I would normally ignore this, but it's been all over the place lately and a few friends and family members that are non tech savvy have recently bought Mac's, so I've been thinking about it more than usual.
Mac Defender is an application that once installed in your system will ask for your credit card details to "purchase" a license. It's fairly well done and I can see how it could fool some people. This video shows how it works. It's clever, but it's also easy to catch:
- The initial "scanning" is a window in Safari. Instantly suspicious.
- The initial "scanning" is a replica of a Windows machine. Dead giveaway.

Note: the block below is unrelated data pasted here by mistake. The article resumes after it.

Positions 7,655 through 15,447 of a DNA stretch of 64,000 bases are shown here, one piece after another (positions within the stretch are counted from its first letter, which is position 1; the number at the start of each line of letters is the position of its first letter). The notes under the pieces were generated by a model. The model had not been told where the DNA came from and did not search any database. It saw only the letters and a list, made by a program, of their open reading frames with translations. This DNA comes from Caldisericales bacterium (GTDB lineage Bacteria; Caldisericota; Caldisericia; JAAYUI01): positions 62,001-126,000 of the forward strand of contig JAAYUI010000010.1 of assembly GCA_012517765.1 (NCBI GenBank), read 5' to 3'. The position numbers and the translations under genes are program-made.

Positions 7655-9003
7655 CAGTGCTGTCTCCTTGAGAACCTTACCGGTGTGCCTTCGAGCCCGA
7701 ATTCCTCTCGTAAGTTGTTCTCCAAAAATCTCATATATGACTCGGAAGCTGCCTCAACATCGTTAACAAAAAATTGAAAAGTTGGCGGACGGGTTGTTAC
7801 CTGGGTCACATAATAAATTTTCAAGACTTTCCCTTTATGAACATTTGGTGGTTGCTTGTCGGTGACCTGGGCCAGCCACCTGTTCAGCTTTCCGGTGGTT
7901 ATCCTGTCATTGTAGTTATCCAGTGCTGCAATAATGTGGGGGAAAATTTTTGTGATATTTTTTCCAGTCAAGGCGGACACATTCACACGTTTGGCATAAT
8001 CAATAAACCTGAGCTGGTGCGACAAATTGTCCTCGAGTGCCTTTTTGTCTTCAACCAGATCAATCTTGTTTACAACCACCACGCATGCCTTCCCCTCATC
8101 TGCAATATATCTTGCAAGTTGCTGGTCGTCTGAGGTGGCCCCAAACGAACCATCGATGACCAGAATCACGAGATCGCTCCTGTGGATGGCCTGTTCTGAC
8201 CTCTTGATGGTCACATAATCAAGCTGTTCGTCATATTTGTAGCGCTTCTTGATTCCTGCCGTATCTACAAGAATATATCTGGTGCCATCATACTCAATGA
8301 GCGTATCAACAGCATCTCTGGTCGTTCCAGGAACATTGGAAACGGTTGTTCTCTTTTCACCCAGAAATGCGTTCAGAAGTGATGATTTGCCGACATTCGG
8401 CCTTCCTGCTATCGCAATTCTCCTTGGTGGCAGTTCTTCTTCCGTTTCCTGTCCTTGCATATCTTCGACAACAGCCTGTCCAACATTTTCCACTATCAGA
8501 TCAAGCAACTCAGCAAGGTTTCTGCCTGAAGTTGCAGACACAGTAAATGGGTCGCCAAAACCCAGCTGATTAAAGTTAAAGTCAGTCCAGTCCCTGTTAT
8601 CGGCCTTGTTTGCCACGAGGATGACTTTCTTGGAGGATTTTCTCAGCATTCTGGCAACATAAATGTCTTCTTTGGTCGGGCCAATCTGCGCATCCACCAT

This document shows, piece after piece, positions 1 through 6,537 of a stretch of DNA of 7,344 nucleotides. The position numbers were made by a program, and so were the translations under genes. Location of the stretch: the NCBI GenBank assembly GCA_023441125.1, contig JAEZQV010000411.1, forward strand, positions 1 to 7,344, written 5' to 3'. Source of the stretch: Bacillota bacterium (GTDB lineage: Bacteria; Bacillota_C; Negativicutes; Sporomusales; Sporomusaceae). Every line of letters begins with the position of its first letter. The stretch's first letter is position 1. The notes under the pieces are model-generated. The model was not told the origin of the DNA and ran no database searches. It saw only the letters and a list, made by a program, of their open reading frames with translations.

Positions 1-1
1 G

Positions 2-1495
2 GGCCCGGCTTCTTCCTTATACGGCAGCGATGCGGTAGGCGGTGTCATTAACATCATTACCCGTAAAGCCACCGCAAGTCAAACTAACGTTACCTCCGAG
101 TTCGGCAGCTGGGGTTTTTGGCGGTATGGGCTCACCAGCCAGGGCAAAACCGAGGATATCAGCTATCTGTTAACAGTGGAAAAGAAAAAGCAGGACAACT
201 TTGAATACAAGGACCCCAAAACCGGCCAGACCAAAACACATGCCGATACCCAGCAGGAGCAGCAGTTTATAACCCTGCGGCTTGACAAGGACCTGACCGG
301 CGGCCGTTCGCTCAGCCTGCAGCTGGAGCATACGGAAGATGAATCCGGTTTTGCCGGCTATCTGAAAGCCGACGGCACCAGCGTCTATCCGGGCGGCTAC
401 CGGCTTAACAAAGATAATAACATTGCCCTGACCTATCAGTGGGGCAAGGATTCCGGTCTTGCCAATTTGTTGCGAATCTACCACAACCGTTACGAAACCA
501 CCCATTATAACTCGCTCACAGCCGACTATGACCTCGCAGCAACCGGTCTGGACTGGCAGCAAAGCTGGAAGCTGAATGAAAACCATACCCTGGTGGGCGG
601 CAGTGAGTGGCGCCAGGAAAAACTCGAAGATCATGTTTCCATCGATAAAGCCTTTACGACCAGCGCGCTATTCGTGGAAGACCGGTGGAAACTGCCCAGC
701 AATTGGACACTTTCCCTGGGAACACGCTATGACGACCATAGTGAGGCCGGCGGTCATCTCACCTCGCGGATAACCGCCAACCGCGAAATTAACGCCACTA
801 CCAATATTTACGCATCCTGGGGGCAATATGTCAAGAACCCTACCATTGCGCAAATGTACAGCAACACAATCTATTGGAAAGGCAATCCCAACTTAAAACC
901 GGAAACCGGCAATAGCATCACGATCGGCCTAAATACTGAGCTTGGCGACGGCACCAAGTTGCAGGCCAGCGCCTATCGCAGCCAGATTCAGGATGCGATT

- A Windows looking popup tells you you're infected. This would only fool Windows users.
- Clicking "Cancel" starts downloading something. Obviously not what should be happening.
Given the above, I can't see any Mac user fall for this unless they're new to the Mac coming from years of Windows hell.
John Gruber makes a good point:
Mac Defender isn’t an indication that Mac users need anti-malware software — in fact, the reason it appears to be succeeding is that it preys on uninformed users’ belief that they might need anti-malware software.
An important point for Mac Defender to work is that the installer launches automatically after downloading. This is actually a setting I recommend all Mac users change in Safari. Going to Safari>Preferences and clicking on the General tab will show a checkbox at the bottom that says "Open "safe" files after downloading". Just uncheck this.